“Keep your OS and security software up to date, Symantec advised”.

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Source: SC Magazine

Fake QR Code App Gets Hacker into Luxury Airport Lounges for Free

Free airline Fast Track for all! Free lunch and booze at luxury airport lounges for all! Duty-free shopping for all!

That’s what a fake QR code generating app can get you, according to Przemek Jaroszewski, head of Poland’s Computer Emergency Response Team (CERT).

At the Defcon security conference in Las Vegas on Sunday, Jaroszewski presented the simple program that he’s now used dozens of times to get into airline lounges all over Europe.

The Android app generates the QR codes in order to spoof a boarding pass for any name, flight number, destination and class.

He hasn’t tried it in the US yet, but as far as Europe goes, he says none of the airline lounges he’s tested the app in have checked the details of that fake QR code against their own ticketing databases. All the airlines check for are that the QR codes actually exist.

That means that he – or other hackers who figure out how to replicate the 500 lines of javascript he said he used to create the app – can get access to exclusive, luxury airport lounges or to buy things at duty-free shops that should require proof of international ticket.

If this sounds familiar, it should. Jaroszewski is far from the first one to get himself past feeble airport security checks.

His Defcon presentation paper lists previous airplane hijinx, including:

  • In 2003, Bruce Schneier described how to fly on someone else’s airplane ticket by screwing around with e-tickets. He said he wasn’t the first to get this idea, by far.
  • In 2005, Andy Bowers described how online check-in meant that you can get on a flight without ever proving you were the person who bought the ticket.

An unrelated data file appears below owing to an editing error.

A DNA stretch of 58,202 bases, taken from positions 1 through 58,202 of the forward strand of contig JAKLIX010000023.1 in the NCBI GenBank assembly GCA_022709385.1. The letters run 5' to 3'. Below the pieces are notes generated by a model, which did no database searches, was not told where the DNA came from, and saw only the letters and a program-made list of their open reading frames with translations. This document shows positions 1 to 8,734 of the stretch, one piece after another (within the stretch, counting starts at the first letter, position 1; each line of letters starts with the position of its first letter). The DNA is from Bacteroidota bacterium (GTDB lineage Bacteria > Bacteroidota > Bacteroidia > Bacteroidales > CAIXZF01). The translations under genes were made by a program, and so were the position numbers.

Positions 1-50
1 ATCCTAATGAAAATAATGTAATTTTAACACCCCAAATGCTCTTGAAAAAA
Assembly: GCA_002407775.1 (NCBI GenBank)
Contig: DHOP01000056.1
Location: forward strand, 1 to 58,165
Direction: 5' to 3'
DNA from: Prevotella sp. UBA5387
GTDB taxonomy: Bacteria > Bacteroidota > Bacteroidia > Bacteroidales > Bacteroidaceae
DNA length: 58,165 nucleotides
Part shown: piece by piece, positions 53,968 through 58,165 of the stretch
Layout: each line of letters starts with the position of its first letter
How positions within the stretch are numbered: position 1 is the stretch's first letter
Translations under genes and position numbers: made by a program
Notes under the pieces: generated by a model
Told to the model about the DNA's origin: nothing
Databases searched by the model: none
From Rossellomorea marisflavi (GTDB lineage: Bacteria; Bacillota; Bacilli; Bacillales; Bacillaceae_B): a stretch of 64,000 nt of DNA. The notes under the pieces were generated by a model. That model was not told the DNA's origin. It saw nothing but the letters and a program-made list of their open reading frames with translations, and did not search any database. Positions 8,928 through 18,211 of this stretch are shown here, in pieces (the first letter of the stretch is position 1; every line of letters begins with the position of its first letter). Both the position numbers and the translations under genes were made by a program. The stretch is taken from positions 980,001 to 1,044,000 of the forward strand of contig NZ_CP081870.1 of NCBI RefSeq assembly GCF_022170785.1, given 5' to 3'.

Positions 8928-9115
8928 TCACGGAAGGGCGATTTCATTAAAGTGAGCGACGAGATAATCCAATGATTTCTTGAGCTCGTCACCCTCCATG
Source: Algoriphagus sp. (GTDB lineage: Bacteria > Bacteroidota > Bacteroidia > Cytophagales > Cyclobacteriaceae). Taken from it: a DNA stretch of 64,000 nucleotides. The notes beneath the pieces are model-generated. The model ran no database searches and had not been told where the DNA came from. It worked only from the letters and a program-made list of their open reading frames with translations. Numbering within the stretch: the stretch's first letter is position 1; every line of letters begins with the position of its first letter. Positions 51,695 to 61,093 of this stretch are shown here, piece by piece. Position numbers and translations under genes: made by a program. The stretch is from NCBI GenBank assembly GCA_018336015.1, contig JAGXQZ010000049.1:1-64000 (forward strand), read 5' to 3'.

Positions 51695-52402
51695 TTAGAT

• In 2007, Christopher Soghoian created a fake boarding pass generator website, allowing anyone to create a fake Northwest Airlines boarding pass: any name, airport, date, or flight, thereby demonstrating a known and obvious vulnerability in airport security involving boarding passes and IDs. That resulted in a visit from the FBI, the glass on his front door smashed in, a ransacked home, a search warrant taped to his kitchen table, and all of his computers removed from his house.
  • In 2008, Jeffrey Goldberg demonstrated the ineffectiveness of airport security check-in by carrying in an astonishing assortment of verboten items on a variety of flights: an OSAMA BIN LADEN, HERO OF ISLAM T-shirt, a stack of homemade boarding passes courtesy of Schneier, a Hezbollah flag featuring the image of an upraised fist clutching an AK-47 automatic rifle, and a beer belly concealing two cans’ worth of Budweiser, for example.

Jaroszewski told Wired that his Defcon talk was intended to point out that years after those exploits, the boarding pass insecurity not only persists, but it’s gotten easier to exploit because of airports’ reliance on automated QR code readers.

Wired quotes him:

Literally, it takes 10 seconds to create a boarding pass [on a mobile phone]. And it doesn’t even have to look legit because you’re not in contact with any humans.